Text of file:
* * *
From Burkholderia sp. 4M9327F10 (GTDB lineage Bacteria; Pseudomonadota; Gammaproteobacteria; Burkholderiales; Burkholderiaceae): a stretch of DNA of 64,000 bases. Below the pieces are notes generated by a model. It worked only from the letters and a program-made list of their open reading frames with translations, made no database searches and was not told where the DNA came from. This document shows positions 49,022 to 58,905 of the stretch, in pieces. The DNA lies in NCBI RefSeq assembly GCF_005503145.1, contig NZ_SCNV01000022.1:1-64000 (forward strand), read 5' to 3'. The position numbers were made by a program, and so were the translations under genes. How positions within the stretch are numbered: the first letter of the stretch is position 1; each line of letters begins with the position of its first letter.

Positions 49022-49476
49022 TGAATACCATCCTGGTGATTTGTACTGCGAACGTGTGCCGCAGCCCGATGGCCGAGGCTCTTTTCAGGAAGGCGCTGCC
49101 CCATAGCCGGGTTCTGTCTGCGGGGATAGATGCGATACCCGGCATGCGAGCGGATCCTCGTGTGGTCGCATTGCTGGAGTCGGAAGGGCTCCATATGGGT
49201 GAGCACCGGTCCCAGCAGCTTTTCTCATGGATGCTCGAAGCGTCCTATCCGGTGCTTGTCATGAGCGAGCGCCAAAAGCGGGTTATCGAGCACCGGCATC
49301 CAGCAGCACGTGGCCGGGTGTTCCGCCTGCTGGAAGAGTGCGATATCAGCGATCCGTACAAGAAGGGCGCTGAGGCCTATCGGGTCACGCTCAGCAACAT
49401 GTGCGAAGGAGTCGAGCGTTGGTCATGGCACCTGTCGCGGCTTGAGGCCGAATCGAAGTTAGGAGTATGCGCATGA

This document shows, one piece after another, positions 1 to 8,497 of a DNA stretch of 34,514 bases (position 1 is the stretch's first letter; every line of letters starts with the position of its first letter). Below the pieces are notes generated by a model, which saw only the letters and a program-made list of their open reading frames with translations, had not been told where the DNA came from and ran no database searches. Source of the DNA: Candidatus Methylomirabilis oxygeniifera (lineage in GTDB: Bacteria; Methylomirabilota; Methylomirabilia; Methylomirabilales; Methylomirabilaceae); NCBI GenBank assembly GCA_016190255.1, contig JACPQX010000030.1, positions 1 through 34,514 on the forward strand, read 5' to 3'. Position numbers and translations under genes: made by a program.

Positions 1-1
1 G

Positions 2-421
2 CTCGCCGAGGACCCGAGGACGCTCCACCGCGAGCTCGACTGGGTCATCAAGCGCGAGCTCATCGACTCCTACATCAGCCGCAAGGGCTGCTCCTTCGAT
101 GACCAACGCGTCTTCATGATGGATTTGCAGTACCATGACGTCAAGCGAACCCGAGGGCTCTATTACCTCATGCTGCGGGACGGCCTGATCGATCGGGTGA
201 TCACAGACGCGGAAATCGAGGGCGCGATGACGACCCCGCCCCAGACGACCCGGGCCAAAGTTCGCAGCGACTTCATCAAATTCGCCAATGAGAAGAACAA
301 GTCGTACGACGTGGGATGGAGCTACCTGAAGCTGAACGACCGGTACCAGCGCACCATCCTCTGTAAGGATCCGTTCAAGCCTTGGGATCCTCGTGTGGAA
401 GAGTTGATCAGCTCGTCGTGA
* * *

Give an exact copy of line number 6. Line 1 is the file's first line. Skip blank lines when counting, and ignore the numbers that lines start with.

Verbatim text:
49301 CAGCAGCACGTGGCCGGGTGTTCCGCCTGCTGGAAGAGTGCGATATCAGCGATCCGTACAAGAAGGGCGCTGAGGCCTATCGGGTCACGCTCAGCAACAT